When HOAs want to avoid transparency, some selectively enforce rules, or sue owners instead

Also in 2019, IAC posted another important article about a Pennsylvania homeowner’s 10-year legal battle with his HOA. The HOA sued a long-time homeowner, Mike Glassic, when he refused to shut down his website. The owner argued he was exercising his First Amendment rights to post facts and opinions about some of his HOA board’s questionable financial decisions in his planned community. The HOA tried to intimidate Glassic with its lawsuit.

But, after a decade of legal maneuvering, the HOA, with its attorneys, failed to make its case that the homeowner stepped over the line with his website. The HOA ultimately withdrew its lawsuit.

With the arrival of the COVID pandemic in 2020, HOAs responded by eliminating in-person meetings and board elections, closing down common recreational amenities and gathering spots, and doubling down on enforcement of HOA rules and restrictions.

COVID pandemic ushers in a new era of non-transparency for HOAs

During the pandemic, HOAs used COVID as a convenient excuse to conduct the rare (often disorganized) Zoom meeting. Two years later, many homeowners say that their HOA is even less transparent than they were in the pre-COVID era of those sometimes contentious in-person meetings.

Then in 2021, several states, including California, Florida, Maryland, North Carolina, and Virginia, amended their HOA, condo, and co-op laws to make online meeting and electronic voting universally legal and business-as-usual. This, of course, was prompted and encouraged by HOA-industry management CEOs and attorneys — creating a captive market for their proprietary e-voting HOA software and communications applications. In reality, what these state laws will do is make it harder for members (property owners) to actively participate in governance of their communities.

Let’s be realistic. The advent of Zoom HOA meetings has created the opportunity for defensive or rogue HOA board chairs to mute owner’s microphones during the comment period, to adjust screen angles, room lighting, and microphone volumes to make it difficult or impossible for owners to see and hear what’s actually going in the meeting room. For annual election meetings, virtual sessions can prevent any board candidates or challengers from getting a clear view of ballot counting. E-voting systems are potentially easy to hack, and difficult to verify e-votes with a paper trail in the event of an audit. (What could go wrong?)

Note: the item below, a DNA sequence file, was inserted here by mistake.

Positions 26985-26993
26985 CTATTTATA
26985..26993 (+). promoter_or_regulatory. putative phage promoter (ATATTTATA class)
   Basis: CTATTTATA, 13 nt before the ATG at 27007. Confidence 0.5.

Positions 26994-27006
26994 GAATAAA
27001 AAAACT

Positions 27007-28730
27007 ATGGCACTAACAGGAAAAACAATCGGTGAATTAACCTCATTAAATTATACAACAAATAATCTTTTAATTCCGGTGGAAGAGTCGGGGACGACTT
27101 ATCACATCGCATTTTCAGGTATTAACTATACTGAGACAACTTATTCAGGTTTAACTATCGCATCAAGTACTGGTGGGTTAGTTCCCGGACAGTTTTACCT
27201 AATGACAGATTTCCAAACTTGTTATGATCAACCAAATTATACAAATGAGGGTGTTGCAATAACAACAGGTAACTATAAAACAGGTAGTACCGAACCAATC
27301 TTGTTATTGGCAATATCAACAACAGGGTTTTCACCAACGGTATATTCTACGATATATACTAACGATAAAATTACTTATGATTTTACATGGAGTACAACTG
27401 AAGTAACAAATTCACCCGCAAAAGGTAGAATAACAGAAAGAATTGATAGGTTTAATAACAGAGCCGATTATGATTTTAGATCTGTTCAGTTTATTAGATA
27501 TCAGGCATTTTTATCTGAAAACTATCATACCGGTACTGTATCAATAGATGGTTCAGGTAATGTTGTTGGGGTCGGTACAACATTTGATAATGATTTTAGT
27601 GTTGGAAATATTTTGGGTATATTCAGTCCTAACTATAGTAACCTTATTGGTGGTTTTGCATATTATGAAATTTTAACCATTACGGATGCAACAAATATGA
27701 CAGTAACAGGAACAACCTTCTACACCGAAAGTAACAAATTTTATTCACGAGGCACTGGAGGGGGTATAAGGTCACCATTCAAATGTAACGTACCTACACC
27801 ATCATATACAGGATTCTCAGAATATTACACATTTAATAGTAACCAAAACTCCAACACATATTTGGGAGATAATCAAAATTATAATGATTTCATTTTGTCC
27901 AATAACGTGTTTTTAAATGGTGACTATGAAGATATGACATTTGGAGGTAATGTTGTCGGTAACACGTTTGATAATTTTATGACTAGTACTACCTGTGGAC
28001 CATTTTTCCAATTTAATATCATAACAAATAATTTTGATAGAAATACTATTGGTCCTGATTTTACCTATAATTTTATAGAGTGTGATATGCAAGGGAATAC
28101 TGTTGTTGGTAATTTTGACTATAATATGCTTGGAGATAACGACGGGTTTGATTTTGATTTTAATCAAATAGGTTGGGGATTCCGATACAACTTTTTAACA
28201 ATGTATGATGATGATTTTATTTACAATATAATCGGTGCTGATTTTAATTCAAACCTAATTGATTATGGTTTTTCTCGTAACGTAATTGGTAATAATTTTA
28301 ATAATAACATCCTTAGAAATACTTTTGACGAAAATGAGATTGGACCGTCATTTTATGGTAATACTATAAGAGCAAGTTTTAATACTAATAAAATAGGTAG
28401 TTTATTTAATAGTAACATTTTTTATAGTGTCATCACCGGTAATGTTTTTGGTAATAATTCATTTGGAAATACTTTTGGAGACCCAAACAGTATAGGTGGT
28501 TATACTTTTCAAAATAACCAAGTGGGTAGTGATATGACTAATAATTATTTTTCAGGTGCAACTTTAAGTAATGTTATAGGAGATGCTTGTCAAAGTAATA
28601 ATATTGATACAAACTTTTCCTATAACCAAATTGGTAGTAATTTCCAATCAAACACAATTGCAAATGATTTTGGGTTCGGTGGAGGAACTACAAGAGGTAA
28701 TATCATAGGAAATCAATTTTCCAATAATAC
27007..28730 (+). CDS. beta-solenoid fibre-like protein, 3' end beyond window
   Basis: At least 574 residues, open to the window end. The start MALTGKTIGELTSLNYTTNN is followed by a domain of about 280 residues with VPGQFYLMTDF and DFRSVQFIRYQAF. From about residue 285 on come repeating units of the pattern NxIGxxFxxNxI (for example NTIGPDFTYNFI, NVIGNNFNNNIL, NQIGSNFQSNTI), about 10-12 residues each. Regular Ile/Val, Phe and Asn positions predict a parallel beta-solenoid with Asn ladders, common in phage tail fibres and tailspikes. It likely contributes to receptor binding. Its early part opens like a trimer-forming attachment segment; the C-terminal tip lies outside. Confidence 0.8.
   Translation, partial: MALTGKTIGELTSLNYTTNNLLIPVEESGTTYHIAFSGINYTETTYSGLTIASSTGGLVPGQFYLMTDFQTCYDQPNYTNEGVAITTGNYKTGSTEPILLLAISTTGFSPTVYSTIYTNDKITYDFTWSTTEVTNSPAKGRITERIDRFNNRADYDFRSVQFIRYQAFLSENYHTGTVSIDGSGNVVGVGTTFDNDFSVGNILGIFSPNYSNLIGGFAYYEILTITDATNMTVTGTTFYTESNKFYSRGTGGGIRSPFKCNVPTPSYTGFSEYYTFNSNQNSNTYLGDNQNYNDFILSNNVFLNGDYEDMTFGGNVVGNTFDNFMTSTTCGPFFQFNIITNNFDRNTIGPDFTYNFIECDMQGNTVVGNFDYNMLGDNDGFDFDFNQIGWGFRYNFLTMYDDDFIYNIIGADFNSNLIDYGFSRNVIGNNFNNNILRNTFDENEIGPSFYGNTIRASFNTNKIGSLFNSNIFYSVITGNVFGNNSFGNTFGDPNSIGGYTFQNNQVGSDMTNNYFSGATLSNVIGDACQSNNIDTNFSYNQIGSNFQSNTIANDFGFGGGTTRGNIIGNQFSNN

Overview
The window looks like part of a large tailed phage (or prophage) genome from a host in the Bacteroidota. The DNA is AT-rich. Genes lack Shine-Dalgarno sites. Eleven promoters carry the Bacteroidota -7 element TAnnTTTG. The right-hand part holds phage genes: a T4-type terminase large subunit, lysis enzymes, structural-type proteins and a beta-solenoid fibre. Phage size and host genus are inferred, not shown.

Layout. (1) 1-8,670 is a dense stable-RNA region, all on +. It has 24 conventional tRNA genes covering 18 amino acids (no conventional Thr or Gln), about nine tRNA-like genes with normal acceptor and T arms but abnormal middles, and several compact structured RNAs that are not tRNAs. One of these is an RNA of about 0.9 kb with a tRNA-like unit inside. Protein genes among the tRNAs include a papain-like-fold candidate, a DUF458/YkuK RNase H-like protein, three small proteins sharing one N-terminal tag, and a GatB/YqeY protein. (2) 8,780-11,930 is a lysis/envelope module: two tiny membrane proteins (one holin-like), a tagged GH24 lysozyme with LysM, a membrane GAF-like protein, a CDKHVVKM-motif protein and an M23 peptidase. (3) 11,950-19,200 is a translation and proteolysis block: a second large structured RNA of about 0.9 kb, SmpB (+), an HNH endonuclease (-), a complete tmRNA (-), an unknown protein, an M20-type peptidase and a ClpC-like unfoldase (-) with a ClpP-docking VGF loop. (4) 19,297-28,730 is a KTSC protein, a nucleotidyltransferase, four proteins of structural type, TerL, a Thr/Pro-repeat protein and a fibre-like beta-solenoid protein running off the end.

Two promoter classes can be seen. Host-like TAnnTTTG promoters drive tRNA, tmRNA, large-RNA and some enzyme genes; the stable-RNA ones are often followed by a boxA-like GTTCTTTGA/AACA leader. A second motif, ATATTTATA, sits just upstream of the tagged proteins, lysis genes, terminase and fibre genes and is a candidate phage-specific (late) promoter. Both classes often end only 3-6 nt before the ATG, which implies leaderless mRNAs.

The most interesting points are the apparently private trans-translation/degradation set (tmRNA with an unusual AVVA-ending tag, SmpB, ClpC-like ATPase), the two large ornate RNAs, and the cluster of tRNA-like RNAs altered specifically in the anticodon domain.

Legislative backlash against HOAs was inevitable!


Highly publicized media reports, recent court decisions in favor of an owner’s Constitutional rights, and residents experiencing COVID fatigue have all contributed to the number of frustrated, fed up owners. It was only a matter of time before an HOA ticked off a State Legislator, one like Rep. Paul Hollis, who would have the courage and the political clout to file a bill like LA HB-9.

Contrary to HOA-industry attorney opinions, an HOA’s governing documents are not a ‘contract’ with which owners freely agree. Most obviously, HOA-governing ‘contract’ terms cannot be negotiated by the property owner, either before or after purchase of their property. Even worse, for non-owner residents who are not direct parties to the ‘contract,’ HOAs commonly fine and penalize tenants, family members, and guests in other ways — such as issuing parking tickets, towing vehicles, or blocking entry to the community pool or park.

By now, most attentive and savvy housing and real estate consumers know that HOA governing documents are written — and often amended several times — by attorneys working for real estate developers. After the community transitions to a homeowner-ruled board, HOA attorneys ‘help’ boards interpret and further amend those so-called ‘contracts,’ working in tandem with the HOA management industry. Homeowners at large play little to no role in the process of changing the terms of HOA-governing documents — other than voting on amendments based upon the limited information they are fed by the HOA board via its attorney.

To anyone with a grain of common sense, the HOA ‘contract’ is completely bogus. And its terms are often onerously vague. By design, these documents lean in favor of HOA control over its members. In recent history, HOAs have been further enabled by state legislation that has handed HOA boards various powers to force compliance of owners and other persons residing in the common interest or planned community.

Ironically, the HOA is rarely held accountable to its own common maintenance or public nuisance rule enforcement obligations, according to the very same ‘contract,’ — at least not without engaging in a legal battle that’s difficult to win. (In many HOA-governed communities, deferred maintenance is the rule, not the exception, and sometimes with devastating consequences.)

The genius of Rep. Hollis’ bill is that, if enacted as state law, it will finally put to rest the HOA-industry attorneys’ tired old arguments that the community’s governing documents can supersede Constitutional rights ‘by contract.’

Reference article:


Do HOAs have too much power? One state lawmaker says yes By David Jacobs, TUESDAY, JANUARY 18, 2022